Aim Assist In The Works For Fortnite

By Ben Hamill - May 26 2020
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Aim Assist In The Works For Fortnite

Fortnite’s console players will have to wait a little longer for aim assist justice after Epic Games announced that change is on the way but that the update will not be released before the FNCS Invitational, which is currently underway, has drawn to a close. Needless to say, players had hoped that a solution would have been in the bag a little earlier on and the hope had been that said solution might be included in at least the May 20th patch.

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Players aren’t at all happy with the current state of affairs. The issue is that though aim assist was originally intended to help console players, PC players soon cottoned onto the fact that the system could quite easily be abused by plugging a console controller into a computer’s USB port. This, discovered players, caused aim assist to get considerably stronger as the game’s frame rate was suddenly increased.

Aim assist in Fortnite caused players’ crosshair target aims to snap onto a targeted enemy even in the event that the player’s aim wasn’t 100% on the mark. The result was that the higher the frames per second got, the farther away from the target the crosshair could be and still benefit from a decent level of aim assist. Those players serious about gaming, who would typically give no thought to using anything other than a mouse and keyboard, were suddenly investing in horribly expensive monitors along with switching to controllers instead, so as to ensure that the highest frames were supported and the best possible aim assist is achieved via the USB-enabled controller.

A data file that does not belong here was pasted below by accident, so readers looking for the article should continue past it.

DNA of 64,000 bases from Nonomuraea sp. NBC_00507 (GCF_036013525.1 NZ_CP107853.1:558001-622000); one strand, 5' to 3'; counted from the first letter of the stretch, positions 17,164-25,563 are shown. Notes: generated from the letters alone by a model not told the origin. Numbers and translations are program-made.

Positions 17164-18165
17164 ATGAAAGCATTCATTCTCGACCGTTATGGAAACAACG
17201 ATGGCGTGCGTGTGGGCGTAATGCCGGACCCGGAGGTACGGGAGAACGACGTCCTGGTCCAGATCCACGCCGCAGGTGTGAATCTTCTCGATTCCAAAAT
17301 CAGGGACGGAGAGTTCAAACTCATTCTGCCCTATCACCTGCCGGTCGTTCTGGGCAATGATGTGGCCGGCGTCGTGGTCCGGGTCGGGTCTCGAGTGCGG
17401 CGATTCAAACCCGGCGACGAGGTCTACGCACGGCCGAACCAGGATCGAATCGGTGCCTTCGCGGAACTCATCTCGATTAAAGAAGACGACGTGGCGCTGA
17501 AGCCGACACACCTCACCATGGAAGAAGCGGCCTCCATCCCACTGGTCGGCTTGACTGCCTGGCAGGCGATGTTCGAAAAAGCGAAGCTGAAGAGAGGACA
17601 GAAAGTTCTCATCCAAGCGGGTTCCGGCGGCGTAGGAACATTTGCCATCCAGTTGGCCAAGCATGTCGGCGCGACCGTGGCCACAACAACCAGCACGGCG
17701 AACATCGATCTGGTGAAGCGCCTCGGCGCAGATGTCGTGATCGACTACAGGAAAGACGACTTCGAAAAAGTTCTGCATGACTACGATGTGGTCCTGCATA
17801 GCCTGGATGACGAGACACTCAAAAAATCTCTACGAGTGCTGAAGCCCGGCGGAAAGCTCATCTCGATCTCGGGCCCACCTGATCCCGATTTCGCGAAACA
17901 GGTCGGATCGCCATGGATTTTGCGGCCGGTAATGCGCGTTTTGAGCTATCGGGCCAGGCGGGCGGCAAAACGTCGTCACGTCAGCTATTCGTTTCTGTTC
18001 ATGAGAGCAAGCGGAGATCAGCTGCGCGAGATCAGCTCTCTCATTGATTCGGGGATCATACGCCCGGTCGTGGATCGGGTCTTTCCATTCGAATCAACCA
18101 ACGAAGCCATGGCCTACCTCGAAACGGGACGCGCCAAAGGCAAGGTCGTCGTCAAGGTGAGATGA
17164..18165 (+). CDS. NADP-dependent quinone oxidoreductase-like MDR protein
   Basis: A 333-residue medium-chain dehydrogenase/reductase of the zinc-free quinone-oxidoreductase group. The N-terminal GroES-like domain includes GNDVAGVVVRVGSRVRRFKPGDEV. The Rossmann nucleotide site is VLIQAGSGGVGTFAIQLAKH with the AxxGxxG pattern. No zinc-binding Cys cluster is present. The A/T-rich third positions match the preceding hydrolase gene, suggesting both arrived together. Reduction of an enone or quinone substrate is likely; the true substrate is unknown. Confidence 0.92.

Epic Did Try

In Epic’s defense, there was a spring update attempt to remedy the unfair advantage enjoyed by controller-opportunistic PC players. Instead of aim assist snapping directly to the target, it would “drag” the aim to the target. The problem is that this only seemed to intensify the original issue, instead of leveling the playing field.

But it’s not as if controller aim assist is anything new. Its existed in some shape or form for a time now, but only really became prominent in recent years. Whilst the concerns raised by console players are perfectly valid, it’s also true that PC players have always enjoyed a much easier experience aiming by making use of a mouse and keyboard – and especially so in shooter games. But kudos to Epic for having tried to level the playing field. It was obvious that something needed to be done and so it came to pass that aim assist entered into the picture.

To USB Or Not To USB

What aim assist basically does is to whenever a crosshair controlled by a console gets within a specified distance of a target, nudge the crosshair just enough to make contact with the target. This did level the field for a time and a half – until PC players rediscovered the wonders of USB, that is.

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